Be aware that your dog might be fine with a single sting but may go into shock when stung more than once due to the amount of venom released. In most cases, you’ll see some mild swelling and pain, which can be treated with routine first-aid to relieve his symptoms:
Check the area for a stinger; if you find it, scrape the stinger off. “A credit card is good for this,” says Dr. Eldredge. “Don’t use tweezers. Pulling the stinger out with tweezers could actually squeeze more venom into your pet.”
Use a cold pack to help soothe the swelling and reduce inflammation or apply a baking-soda poultice, which is made by adding enough water to the baking soda to create a paste. In a pinch, even a cold-water wash cloth can be soothing. Hold the cold pack on the area for 20 minutes at a time.
Monitor the dog continually for swelling, as severe swelling in the head/neck area can be dangerous. You may see small, localized swelling at the sting site with redness and pain.
Symptoms may remain for several days, but if they worsen, take your dog to the vet.
Your dog may have difficulty eating his regular diet if he was stung in the mouth. Offer ice water and wet food, if possible.
If your veterinarian agrees, it’s usually okay to administer Benadryl as a precaution. The normal dosage for dogs is 1 mg per pound of dog body weight every eight hours. A Benadryl tablet contains 25 mg of medicine, so a small dog, weighing around eight pounds, would receive about one-third of a tablet. But talk with your own veterinarian for advice in advance, especially for very small and very large dogs.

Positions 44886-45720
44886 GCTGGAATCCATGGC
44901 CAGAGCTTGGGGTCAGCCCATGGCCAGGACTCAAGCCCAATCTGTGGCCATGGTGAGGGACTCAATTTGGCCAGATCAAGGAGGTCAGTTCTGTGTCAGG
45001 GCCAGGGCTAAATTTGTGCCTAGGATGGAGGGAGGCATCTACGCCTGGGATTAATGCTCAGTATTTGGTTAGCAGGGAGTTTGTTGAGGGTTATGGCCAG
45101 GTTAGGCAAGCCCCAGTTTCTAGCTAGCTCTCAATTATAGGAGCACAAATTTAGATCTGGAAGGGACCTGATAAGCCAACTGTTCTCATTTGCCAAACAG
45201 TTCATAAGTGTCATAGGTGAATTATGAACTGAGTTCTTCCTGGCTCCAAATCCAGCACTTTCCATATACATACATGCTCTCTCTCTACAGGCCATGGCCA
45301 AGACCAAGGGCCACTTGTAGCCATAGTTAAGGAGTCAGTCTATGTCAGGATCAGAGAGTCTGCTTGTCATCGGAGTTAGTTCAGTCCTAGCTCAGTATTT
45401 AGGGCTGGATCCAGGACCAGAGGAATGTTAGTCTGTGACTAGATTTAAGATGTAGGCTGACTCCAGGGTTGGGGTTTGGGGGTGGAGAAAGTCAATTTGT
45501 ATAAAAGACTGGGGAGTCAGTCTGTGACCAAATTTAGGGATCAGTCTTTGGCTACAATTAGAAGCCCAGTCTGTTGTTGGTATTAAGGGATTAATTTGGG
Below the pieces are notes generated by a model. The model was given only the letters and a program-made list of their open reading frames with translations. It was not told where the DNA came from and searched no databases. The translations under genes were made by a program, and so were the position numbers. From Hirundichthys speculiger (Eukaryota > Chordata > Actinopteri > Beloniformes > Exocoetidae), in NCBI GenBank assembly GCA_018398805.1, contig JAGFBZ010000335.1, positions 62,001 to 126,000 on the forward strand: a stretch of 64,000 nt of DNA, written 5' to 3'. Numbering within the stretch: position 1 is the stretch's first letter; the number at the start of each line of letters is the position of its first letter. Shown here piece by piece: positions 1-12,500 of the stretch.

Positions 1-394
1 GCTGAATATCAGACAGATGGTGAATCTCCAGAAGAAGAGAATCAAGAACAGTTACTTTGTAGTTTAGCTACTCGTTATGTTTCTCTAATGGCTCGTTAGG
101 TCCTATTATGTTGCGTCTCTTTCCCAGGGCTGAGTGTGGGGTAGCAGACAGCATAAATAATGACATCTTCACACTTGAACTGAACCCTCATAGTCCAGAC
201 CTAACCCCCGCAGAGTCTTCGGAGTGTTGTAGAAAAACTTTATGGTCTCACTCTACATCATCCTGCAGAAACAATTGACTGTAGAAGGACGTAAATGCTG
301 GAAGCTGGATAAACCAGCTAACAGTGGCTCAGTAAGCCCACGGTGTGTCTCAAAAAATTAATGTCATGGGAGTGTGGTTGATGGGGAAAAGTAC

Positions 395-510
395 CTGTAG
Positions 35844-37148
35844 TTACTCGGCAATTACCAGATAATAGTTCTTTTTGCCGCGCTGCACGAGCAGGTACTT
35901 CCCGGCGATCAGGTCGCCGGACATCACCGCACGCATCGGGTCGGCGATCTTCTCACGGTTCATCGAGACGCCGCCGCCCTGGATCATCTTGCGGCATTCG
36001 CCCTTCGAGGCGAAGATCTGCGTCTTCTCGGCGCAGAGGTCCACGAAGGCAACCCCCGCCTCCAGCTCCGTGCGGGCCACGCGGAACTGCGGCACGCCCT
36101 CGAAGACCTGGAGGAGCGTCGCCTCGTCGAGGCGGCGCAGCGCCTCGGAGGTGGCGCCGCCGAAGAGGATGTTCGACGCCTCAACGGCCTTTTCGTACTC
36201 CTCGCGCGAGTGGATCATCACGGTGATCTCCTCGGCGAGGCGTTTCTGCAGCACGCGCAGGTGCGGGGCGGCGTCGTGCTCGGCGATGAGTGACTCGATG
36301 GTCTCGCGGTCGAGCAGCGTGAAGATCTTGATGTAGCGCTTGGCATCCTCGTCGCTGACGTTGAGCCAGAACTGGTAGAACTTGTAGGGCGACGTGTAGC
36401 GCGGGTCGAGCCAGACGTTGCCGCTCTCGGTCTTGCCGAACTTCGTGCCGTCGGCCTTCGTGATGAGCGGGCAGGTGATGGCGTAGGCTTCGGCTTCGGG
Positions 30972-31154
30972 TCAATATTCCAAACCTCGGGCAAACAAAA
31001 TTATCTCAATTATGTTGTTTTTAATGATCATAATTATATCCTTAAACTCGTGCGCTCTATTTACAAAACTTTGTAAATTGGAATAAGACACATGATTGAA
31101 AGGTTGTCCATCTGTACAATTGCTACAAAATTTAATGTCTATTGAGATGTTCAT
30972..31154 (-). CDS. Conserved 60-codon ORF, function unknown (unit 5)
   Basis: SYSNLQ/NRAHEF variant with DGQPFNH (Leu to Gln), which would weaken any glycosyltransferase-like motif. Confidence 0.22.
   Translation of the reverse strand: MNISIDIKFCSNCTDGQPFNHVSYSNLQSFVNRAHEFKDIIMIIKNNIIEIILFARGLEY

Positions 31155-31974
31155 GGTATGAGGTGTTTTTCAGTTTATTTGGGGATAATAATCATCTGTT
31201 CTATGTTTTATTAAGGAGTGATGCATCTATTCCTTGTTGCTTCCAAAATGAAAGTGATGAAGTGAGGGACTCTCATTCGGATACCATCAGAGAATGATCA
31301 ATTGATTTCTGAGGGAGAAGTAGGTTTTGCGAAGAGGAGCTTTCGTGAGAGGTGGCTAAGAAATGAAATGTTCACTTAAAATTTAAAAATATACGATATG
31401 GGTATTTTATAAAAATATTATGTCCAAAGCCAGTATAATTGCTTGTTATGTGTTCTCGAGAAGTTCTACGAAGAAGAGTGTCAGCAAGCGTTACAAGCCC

“Generally, dogs more than 50 pounds should be given two Benadryl tablets,” says Dr. Eldredge. “I don’t usually go as high as three tablets.” Dr. Eldredge avoids liquid Benadryl as it has some alcohol in it.
Bee Sting Bottom Line
We learned a lesson: Always be on the lookout for insect activity anytime you are outside. We learned that a nest can be formed within a few hours. And bees seem to be more frantic as the season wanes.
Of course, no sane person purposely disturbs a nest and, fortunately, most bees and wasps do not attack without being provoked (Africanized honey bees, however, may attack with little to no reason). Remember, though, your fearless canine pal – like my little dog – may not be aware that these fascinating bees and wasps must be left alone.
Some perfumes (including those in your or your dog’s shampoo!) can attract bees or wasps. We’ve also learned that shiny jewelry and dark clothing are attractive to the insects. (The dark color may be why my sister’s black Lab was stung more than my white Papillon.) Your picnic food will also draw their attention. If your dog is one of those odd souls who likes to chase or bite at bees, you may want to forego planting flowers or flowering shrubs in the parts of your yard that your dog has access to.
And pay attention! I know that no matter how amusing my sister’s Lab is playing in the water, I will keep one eye on my dog, too, with Benadryl in just the right dosage for my dog’s weight handy in my pocket.
A freelance writer who lives in New York state, Cynthia Foley is an experienced dog agility competitor.